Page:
Mechanism of Action
Cystinosis is an autosomal recessive inborn error of metabolism in which the transport of cystine out of lysosomes is abnormal; in the nephropathic form, accumulation of cystine and formation of crystals damage various organs, especially the kidney, leading to renal tubular Fanconi Syndrome and progressive glomerular failure, with end stage renal failure by the end of the first decade of life. In four studies of cystinosis patients before cysteamine was available, renal death (need for transplant or dialysis) occurred at median age of less than 10 years. Patients with cystinosis also experience growth failure, rickets, and photophobia due to cystine deposits in the cornea. With time most organs are damaged, including the retina, muscles and central nervous system.
Cysteamine is an aminothiol that participates within lysosomes in a thiol-disulfide interchange reaction converting cystine into cysteine and cysteine-cysteamine mixed disulfide, both of which can exit the lysosome in patients with cystinosis.
Pharmacokinetics and Pharmacodynamics
Normal individuals and persons heterozygous for cystinosis have white cell cystine levels of < 0.2 and usually below 1 nmol/½ cystine/mg protein, respectively. Individuals with nephropathic cystinosis have elevations of white cell cystine above 2 nmol/½ cystine/mg protein. White cell cystine is monitored in these patients to determine adequacy of dosing, levels being measured 5 to 6 hours after dosing. In the Long-Term Study (see Clinical Trials, below) entry white cell cystine levels were 3.73 nmol/½ cystine/mg protein (range 0.13 to 19.80 nmol/½ cystine/mg protein) and were maintained close to 1 nmol/½ cystine/mg protein with a cysteamine dose range of 1.3 to 1.95 g/m2/day. After administration of cysteamine HCl, leukocyte cystine levels fall, with minimum levels at approximately 1 hour.
Because cysteamine HCl has an unpleasant taste and odor, other formulations have been developed, including phosphocysteamine, the phosphorothioester of cysteamine that is rapidly converted to cysteamine in the gut, and cysteamine bitartrate (CYSTAGON®). Cysteamine bitartrate has been shown in a transfer study in 8 patients to maintain white cell cystine levels below 1 nmol/½ cystine/mg protein when substituted for cysteamine HCl or phosphocysteamine. Total cysteamine levels 2 and 6 hours post-dosing were higher after cysteamine bitartrate than for the solutions.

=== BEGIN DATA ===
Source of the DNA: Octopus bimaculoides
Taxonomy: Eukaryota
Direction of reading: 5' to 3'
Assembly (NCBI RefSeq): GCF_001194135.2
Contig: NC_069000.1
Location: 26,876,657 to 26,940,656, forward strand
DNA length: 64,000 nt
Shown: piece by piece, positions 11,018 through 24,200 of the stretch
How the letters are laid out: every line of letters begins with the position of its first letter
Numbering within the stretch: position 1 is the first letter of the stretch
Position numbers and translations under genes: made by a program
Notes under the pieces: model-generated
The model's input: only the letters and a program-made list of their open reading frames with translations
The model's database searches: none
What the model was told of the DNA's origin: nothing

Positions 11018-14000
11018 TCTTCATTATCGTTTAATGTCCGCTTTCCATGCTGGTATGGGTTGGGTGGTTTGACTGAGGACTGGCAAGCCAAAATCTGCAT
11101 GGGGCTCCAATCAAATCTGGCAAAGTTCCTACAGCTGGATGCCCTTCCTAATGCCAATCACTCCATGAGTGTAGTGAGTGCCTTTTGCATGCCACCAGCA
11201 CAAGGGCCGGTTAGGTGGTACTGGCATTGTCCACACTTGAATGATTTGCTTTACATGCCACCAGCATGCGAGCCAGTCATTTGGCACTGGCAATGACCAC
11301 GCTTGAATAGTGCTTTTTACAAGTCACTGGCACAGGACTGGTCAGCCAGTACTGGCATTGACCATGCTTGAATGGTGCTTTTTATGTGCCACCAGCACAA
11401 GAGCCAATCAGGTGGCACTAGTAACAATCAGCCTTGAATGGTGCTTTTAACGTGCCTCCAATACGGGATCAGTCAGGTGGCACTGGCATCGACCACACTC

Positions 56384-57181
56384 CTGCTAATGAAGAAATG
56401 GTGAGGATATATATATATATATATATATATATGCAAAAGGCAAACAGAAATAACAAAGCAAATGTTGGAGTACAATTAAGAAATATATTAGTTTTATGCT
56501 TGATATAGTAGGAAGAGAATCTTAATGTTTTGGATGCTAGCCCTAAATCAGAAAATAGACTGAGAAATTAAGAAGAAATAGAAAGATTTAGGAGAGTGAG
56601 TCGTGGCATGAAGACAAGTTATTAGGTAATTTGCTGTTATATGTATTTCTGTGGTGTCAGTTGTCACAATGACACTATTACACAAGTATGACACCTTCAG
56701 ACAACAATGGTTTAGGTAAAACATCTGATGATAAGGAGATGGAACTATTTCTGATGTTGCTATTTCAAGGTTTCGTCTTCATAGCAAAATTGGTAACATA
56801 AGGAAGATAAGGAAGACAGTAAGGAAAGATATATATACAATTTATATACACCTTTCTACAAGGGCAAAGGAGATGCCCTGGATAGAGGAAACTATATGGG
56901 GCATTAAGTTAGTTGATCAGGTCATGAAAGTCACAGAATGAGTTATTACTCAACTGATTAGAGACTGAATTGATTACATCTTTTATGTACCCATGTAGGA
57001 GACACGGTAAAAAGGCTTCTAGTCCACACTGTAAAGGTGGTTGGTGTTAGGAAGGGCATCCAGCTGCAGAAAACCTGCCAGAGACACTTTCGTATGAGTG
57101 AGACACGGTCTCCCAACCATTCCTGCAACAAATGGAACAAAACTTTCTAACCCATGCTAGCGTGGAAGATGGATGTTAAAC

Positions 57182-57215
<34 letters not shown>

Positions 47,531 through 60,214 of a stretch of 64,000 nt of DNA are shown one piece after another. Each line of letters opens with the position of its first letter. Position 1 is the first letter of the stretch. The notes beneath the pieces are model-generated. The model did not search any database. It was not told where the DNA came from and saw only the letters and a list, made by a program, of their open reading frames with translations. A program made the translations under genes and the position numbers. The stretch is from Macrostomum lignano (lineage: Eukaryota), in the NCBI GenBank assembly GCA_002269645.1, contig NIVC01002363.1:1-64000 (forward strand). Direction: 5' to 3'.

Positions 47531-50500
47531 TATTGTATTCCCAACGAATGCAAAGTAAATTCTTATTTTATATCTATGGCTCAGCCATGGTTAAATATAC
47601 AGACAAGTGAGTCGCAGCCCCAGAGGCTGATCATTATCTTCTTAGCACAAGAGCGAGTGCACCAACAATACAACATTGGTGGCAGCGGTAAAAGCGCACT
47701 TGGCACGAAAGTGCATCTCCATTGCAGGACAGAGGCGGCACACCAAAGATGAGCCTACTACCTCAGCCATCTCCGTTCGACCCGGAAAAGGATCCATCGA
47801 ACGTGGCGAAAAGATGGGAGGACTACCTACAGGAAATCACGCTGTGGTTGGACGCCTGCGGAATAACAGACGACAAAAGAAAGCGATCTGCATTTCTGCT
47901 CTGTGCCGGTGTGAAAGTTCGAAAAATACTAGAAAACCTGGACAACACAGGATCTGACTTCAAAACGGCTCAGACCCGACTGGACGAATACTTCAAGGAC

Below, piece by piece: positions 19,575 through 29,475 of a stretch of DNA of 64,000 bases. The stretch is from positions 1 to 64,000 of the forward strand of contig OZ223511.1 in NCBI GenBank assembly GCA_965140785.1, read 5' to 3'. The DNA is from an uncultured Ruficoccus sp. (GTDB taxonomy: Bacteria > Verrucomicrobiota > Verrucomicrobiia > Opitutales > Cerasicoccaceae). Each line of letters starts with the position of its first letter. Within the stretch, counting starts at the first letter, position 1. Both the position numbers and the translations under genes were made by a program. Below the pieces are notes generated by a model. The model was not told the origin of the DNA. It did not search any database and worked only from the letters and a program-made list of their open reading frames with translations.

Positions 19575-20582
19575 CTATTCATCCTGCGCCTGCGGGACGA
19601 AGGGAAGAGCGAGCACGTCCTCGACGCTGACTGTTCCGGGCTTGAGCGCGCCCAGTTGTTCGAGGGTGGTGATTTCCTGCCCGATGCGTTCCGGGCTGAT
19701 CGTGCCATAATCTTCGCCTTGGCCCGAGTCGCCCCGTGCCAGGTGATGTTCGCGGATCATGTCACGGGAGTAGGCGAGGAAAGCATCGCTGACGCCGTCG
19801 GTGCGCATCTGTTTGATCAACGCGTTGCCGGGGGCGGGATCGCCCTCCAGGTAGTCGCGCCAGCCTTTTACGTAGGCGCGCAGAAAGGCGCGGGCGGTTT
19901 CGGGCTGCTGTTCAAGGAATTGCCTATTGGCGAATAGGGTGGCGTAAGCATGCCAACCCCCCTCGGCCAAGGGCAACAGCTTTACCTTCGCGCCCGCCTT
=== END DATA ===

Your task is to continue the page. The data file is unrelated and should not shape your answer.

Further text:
The pharmacokinetics and pharmacodynamics of CYSTAGON® were studied in eleven pediatric patients with nephropathic cystinosis who received 225 to 550 mg of cysteamine bitartrate every 6 hours daily for more than one year. Following repeated oral administration of 225 to 550 mg cysteamine bitartrate, the mean time to maximum plasma concentration (Tmax) occurred at about 1.4 hours post dose with mean steady-state peak plasma concentration (Cmax) and area under the concentration-time curve (AUC) of 2.6 µg/mL and 6.3 µg∙hr/mL, respectively. The apparent volume of distribution and apparent plasma clearance of cysteamine were 156 L and 1.2 L/min, respectively.
Cysteamine was moderately bound to human plasma proteins, predominantly to albumin, with mean protein binding of about 52%. Plasma protein binding was independent of concentration over the concentration range achieved clinically with the recommended doses.
The pharmacodynamic response increased with the plasma cysteamine concentration, with maximum response occurring approximately 1.8 hours post dose with an average reduction of white cell cystine concentration of about 0.46 nmol/½ cystine/mg protein and returning to baseline level 6 hours post dose.
The mean white cell cystine concentration and mean cysteamine plasma concentration-time profile is shown below:
Most clinical data have been developed using cysteamine HCl or phosphocysteamine solutions. In all discussions that follow, administered amounts of various cysteamine salts will be expressed as amounts of cysteamine free base.
There are approximately 200 pre-transplant cystinosis patients in the United States with nephropathic cystinosis and clinical studies have included almost all of them, in addition to about 40 studied in the United Kingdom. For all patients, mean age at entry into studies was just under 4 years. Patients were approximately equally divided between genders and about 85% were white, 9% were black, and 3% were hispanic.